These are my main reasons for almost always carrying the GPS. It is nice to be able to get a quick fix on you current location and I really like having the track log after a hike to be able to plot the virtual route in Google Earth and geocode my photos (using RoboGeo). I do use it for route finding as well, but don't rely on it for that - I always have map and compass as the primary tools.

BlueDog
12-26-2008, 05:35 PM
During hiking I mostly use mine as an odometer, keeping track on how far I've gone, and it helps me gauge how long it will take me to get where I want to go.

Since mine has topo, I also use it to locate water sources and can change my route if necessary. For example if I'm getting low on water, know that I've been covering 3 miles in an hour, then I can decide not to take the route that will take me 6 miles to get to water.

I also like to log my routes and can then plot them over Google Earth or Maps for showing off later.

I can also grab data from the KML file and precisely geocode pictures.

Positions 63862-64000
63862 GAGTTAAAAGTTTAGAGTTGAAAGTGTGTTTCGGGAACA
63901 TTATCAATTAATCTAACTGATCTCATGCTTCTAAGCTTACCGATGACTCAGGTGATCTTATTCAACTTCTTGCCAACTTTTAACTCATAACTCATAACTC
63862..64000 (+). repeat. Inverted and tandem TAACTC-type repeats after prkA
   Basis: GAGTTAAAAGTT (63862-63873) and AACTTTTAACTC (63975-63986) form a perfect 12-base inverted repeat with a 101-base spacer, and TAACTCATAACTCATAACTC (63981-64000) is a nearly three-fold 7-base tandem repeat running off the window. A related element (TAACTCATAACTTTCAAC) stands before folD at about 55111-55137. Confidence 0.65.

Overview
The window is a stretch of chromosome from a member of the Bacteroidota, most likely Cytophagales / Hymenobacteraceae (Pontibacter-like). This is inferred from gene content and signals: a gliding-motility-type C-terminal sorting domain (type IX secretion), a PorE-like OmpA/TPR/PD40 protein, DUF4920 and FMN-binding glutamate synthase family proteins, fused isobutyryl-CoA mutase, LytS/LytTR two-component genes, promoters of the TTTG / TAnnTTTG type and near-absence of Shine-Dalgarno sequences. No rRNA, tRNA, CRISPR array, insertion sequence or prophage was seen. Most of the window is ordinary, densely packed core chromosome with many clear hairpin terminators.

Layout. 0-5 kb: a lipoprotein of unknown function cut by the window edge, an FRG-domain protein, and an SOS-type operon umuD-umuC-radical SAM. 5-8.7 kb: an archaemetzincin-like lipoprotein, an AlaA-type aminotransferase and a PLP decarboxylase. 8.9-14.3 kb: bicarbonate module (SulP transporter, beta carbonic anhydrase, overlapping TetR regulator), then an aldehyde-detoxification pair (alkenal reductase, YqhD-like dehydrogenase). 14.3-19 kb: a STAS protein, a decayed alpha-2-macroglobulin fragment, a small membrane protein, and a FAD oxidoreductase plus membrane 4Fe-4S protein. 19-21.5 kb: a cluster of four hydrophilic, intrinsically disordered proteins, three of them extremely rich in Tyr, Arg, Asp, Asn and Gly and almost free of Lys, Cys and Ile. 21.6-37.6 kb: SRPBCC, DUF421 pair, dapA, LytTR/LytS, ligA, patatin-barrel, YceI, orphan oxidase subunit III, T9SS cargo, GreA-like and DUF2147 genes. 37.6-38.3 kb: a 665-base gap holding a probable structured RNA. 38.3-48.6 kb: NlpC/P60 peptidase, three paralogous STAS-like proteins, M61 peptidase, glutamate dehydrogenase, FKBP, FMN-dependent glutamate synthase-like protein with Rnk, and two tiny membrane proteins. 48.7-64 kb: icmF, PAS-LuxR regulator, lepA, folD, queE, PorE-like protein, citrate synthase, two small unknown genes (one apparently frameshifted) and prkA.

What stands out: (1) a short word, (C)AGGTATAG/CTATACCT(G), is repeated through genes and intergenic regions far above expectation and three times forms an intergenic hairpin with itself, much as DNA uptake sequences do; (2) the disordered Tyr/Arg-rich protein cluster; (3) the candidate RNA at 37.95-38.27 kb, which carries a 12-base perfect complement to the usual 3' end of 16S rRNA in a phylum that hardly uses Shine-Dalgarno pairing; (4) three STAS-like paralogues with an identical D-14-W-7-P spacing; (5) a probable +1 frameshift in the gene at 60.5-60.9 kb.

Lastly, I figure in case of any emergency, I can get a precise location to relay to help, leaving no question as to where I am.

Though I've been thinking about getting a Spot locator to carry, just because I'm a gadget addict and its a new shinny object.

Here's the data from a hike I did with Tim&Val back on Sept 13 for Flags on the 48. If I analyze the data I can see the elevation gain over time, our average speed, overall time, time we were moving versus time we were stopped, etc.

I will add, that I also carry topo maps and compass with me on ALL hikes, and know how to use them. So I don't rely solely on the GPS. Paper maps are also easier/more enjoyable to spread out over a rock on a break and get the big picture of where you're going and the trail system.

http://farm4.static.flickr.com/3225/2866127791_07be28a644_b.jpg

BlueDog
12-26-2008, 05:42 PM
but because its electronic and relies on sats which can easily be blocked under a day of "normal" conditions I would not consider it a primary source of information...

Actually, my unit has the newest SiFR III chip in it and I have yet to be in an environment that I didn't get signal. I've used it in heavy cloud cover, thick tree cover, in the car, etc. But you have to look for one with the latest chipset, that makes all the difference.

One other thing that you may consider comparing... I did have one of the new Magellan units when they came out. I made the decision on price (ended up being the wrong decision.) Aside from the fact the Magellan was harder to use... if you turn it and the comparable Garmin on side-by-side, the Garmin will boot up and acquire signal in half the time.